Ward Melville gown controversy continues at BOE meeting

Ward Melville gown controversy continues at BOE meeting

Student representative Brandon Cea discusses Ward Melville's graduation gown controversy during a board meeting. Photo by Andrea Paldy

By Andrea Paldy

To some, tradition is at stake. To others, the issue is about inclusion and sensitivity. Yet another group wonders, why the fuss about a graduation gown?

And, that sums up the furor that continues following an announcement of a new, gender-neutral, green gown and gold stole for Ward Melville High School seniors. Proposed as a symbol of inclusion and sensitivity, the decision has instead ignited division. 

Board President William Connors weighs in on Ward Melville’s graduation gown controversy at a board meeting. Photo by Andrea Paldy

Two weeks ago, the news that female graduates would no longer march in gold and their male counterparts green, produced a flurry of activity on social media, petitions and protests.

Last week’s school board meeting offered yet another venue for people to express opposition and support about the topic, bringing out speaker after speaker.

“I could not care less what color gown my daughter wears,” said parent Christine Gacovino, whose daughter graduates in June.

The mother said she was most upset by what she saw as the underlying sentiment of those opposed to the change. The reaction indicated “that we have a serious problem with sensitivity in this district,” she said.“Sensitivity and acceptance are so important.” Senior Robert Brando said that for a decision that was meant to unite and include, he feels “anything but included.”

It is “more than just the color of the cloth,” said Brandon Cea, a senior and student representative to the board.

“The issue has come to represent tradition, the rights of the LGTBQ community and the perceived lack of communication between students and administration,” Cea said in a prepared statement.

Ward Melville High School principal Alan Baum, who was in attendance at the meeting, laid out his rationale for the change in a March 2 letter: “In addition to creating a unified senior class, it is our hope that creating a unifying color scheme will eliminate the anxiety that is caused by forcing a young adult to wear a gown that labels them differently from how they identify.”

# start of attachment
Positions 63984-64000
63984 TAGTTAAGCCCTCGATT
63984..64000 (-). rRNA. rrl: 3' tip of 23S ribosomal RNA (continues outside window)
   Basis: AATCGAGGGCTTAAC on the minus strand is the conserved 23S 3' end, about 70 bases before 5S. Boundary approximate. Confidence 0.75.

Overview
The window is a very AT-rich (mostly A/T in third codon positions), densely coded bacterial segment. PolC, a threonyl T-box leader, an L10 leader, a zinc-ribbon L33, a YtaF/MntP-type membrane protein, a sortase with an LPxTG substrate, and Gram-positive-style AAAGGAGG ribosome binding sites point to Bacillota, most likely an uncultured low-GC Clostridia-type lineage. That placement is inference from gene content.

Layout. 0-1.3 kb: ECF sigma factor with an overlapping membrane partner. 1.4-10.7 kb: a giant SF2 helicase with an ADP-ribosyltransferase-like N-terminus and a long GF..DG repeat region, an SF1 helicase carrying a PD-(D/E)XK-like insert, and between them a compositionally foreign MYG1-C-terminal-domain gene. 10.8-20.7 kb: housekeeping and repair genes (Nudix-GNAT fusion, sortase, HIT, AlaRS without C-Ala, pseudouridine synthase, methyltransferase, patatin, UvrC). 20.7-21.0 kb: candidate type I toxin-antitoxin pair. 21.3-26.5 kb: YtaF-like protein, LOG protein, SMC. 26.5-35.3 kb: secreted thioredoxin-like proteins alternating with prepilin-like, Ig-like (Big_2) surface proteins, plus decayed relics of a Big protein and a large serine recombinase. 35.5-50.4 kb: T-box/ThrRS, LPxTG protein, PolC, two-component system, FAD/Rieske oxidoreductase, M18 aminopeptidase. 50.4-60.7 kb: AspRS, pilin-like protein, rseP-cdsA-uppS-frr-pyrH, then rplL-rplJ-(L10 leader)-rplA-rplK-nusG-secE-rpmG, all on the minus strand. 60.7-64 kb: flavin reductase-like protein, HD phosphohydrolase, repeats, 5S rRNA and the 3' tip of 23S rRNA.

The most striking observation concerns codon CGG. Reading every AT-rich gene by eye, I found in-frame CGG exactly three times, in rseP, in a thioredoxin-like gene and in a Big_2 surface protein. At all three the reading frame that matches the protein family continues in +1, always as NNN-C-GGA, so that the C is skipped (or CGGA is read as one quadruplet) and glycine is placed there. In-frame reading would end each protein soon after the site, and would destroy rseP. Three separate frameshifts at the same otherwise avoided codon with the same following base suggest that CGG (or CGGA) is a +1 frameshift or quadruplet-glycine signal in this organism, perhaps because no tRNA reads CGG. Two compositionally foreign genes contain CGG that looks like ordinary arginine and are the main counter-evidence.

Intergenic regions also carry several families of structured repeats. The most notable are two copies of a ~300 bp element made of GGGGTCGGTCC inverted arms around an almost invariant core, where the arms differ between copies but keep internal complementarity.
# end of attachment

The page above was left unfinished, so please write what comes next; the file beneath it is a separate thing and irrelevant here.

The prevailing sentiment of parents and students speaking against the new gowns was that they were not “anti-anything.” They simply wanted to honor tradition and democracy, they said. As well, there should have been more discussion with students and the community about the change, they said.

In the wake of the protests, Cea told the school board that the student leadership had met to “establish a new tradition, a tradition where we are Patriots.” Ward Melville students, he said, are proposing the establishment of a student council and a schedule of town hall meetings, so students can express opinions and ask questions about school policy.

“Together, we need to understand the issues on both sides and not allow meaningful conversation to be lost.”

— Brandon Cea

“Together, we need to understand the issues on both sides and not allow meaningful conversation to be lost,” Cea said.

Speaking on behalf of the school board, President William Connors acknowledged that while Baum’s intentions were good, his “rollout” could have been improved through better communication and community involvement.

“The process for these types of decisions will be addressed and solidified to assure that this type of incident does not occur again,” Connors said.

Baum has arranged for female students to retake their senior pictures in the green gowns they will wear for graduation. The photography company has agreed to do the pictures without charging the students or the district.

Superintendent Cheryl Pedisich was conciliatory.

“It disheartens me to see our school district divided,” she said. “I never want to see that. Our students are precious to us. They are so incredibly valued.

“I’m sorry that the students didn’t have a voice. They should have, absolutely, but now is the time for this district to move forward. I’m imploring you to come together and move forward, because that’s what we need to do.”

This version corrects a previously inaccurate statement. Ward Melville High School Principal Alan Baum did attend the meeting.

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